The Playground DTSA
by Greg Barraza | Cover Photograph by Anne Watson
There are few things better than a spontaneous invite to a tasting. So when Chef Felix Barron’s sister called me at 6:45 asking me if I would like to attend her brother’s tasting at The Playground 2.0 in Downtown Santa Ana at 7:00, I responded with an enthusiastic, “Yes!” Since I live about 10 minutes from Downtown Santa Ana, getting to the restaurant in time would be no issue. Chef Felix Barron IV has created a powerful reputation and niche in Los Angeles’ KITCHN 105, and he brought his expertise to the emerging food capital of Orange County, Santa Ana. Unlike The Playground, Playground 2.0 features a more relaxed yet intimate setting. I entered the restaurant to genuine smiles, a small feature that allows one to know that he or she is in a welcoming and warm place. The Barron Sisters and Mama Barron were waiting with smiles and hugs. It was at that point I knew this evening was going to be special!
I noticed a small touch: a glass of Szigeti Sparkling Gruner Veltliner was waiting at my place setting. Opening a dinner with a nice glass of bubbles does wonders to not only clean the palate, but it allows one to relax before the Amuse Bouche, our first course. We were presented with an extremely interesting, but amazing, choice for the Amuse Bouche: a green chile Mexican chocolate milk with a crispy tortilla lavash topped with age cheddar cheese foam. The warm chocolate milk with a slight hint of acidity perked the taste buds, while the quesadilla soothed them, as if foreshadowing the flavors to come; at the same time, telling the taste buds, “Relax. There is plenty more where that came from.”
The second course featured a trio of oysters on a bed of sea salt. I began with the Blue Point Oysters with white wine poached quail egg, lime hollandaise, radish, and pomegranate and micro cilantro. Tasting a grain or two of sea salt, the oyster, the quail egg, and pomegranate with cilantro created a synthesis of salty followed by smooth followed by salt. An Olympia Oyster with crispy pancetta, roasted heirloom tomato, horseradish cream, and micro pepper cress followed the Blue Point. I began to notice that Chef wanted us to get a couple of grains of salt. It emphasized the oyster but also created a great contradiction to the complementary items. So with anticipation, I picked up the third oyster, a Pugwash Oyster with berry compote, white balsamic and micro basil, and foie gras (My Editor is now salivating). Yes! What an ending! I felt as if the first act of a masterful play was concluding. As if on cue, the gentleman sitting at the end of the seating arrangement almost in perfect time, made an angelic tone. Quickly, I turned to him and said, “That must be your yum-o-meter going off because this course was off the meter!”
As our plates were being removed, a glass of Mexican 75 was served; Mexican 75 is a tart, refreshing beverage created by the mixologist. It includes a blend of Oro Blanco infused Mezcal, simple syrup, lemon, and Prosecco. Although it begins tart, the drink had a purpose (as all great dining experiences should have). And it took the serving of the next course to understand the purpose because by itself, the Mexican 75 reveals it true deliciousness to certain palates; yet when it is accompanied with the hint of spice and sweet from the Guava Goat Cheese Spoon Bread Lime Vinaigrette Chayote, tomatillos, and greens the reminds me of lovers who can survive without each other but become better with each other.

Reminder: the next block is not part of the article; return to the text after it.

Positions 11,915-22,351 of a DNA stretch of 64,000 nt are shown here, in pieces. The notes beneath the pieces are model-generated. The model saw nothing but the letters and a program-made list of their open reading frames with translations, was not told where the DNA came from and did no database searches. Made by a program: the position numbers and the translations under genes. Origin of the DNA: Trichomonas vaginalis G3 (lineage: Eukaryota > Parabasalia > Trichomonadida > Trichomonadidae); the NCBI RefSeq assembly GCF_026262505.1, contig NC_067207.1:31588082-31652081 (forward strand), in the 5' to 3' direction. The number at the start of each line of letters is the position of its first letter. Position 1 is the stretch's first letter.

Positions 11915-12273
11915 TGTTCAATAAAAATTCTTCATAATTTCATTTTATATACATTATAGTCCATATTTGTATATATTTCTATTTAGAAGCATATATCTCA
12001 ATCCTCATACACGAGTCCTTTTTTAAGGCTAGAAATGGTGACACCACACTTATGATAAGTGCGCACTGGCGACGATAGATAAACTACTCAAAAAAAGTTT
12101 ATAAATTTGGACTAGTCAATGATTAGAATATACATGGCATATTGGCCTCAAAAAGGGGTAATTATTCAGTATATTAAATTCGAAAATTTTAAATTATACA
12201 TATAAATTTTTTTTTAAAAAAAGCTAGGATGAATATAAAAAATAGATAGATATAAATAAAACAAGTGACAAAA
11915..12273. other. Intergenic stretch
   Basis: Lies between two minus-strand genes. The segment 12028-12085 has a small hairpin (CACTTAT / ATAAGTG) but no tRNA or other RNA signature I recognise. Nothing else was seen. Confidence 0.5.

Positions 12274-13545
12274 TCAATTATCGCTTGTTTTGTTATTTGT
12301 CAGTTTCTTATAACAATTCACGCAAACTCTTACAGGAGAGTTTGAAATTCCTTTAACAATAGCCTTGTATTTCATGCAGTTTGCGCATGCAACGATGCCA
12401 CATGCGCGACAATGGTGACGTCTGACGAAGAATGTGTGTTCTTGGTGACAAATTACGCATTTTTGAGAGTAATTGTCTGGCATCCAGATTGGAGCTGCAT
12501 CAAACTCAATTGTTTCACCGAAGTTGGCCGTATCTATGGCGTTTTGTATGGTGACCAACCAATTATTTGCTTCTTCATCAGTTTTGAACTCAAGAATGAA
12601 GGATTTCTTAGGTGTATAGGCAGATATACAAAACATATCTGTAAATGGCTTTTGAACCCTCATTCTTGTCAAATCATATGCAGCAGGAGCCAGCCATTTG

The third course consisted of Duck Hash, Roasted Root Vegetables, Sous Vide Duck Egg, duck fat hollandaise, black mustard greens, puffed barley and a toasted baguette. This course was the perfect segway. The duck egg and hash reminded the diner of a hearty breakfast, but the smaller portion was just enough to get a complete understanding of Chef Felix’s mastery of the egg. Each item melded its flavor to give the course a unique and flavorful blend. This course was accompanied with a 2012 Piedrasassi Syrah; this wine “offers a purity of fruit layered with notes of blackberries, olives, underbrush, and pepper to offer a good acidic wine”.
Chef Felix added his touch to the traditional pozole to present a Swordfish Pozole with red hominy, manila clams, chipotle cabbage, fennel fronds, and lime powder. Since I grew up on pozole, I was looking forward to this course, and Chef Felix’s creation was so satisfying that it made my grandma proud. The broth, hominy, clams, and swordfish slid down the throat so easily that the main course was finished with no effort.
A kaffir lime “limoncello” shot (this actually tasted like a lemon Fruit Loop) with Dobos Tort Hazelnut cake, chocolate butter cream, hazelnut toffee, whip cream, and hazelnut cheese cake finished one of the most pleasant dining experiences I have ever had in Downtown Santa Ana. Once again, the limoncello and hazelnut cake mixed a combination of sweet and sour to give the taste buds on final message: “You are done.” There is no doubt about that Chef Felix’s success has been the result of hard work and extreme talent.
Chef Felix heads a chef culinary school in downtown Los Angeles. There he began a Sunday pop-up brunch that quickly harvested a following of food lovers. The underground flavor grew along with his followers, and this response inspired Chef Fellix to create KTCHN DTLA, a roaming brunch “popping up” in downtown Los Angeles every weekend. Currently, Chef Felix and his pop-up is featured Saturdays from 10:00am to 1:30 pm and Sundays from 10:00am to 2:00pm at The Gorbals inside The Hotel Alexandria. Also, Chef Felix will be at The Playground on December 17; reservations can be made via email firstname.lastname@example.org or calling http://playgrounddtsa.com/.
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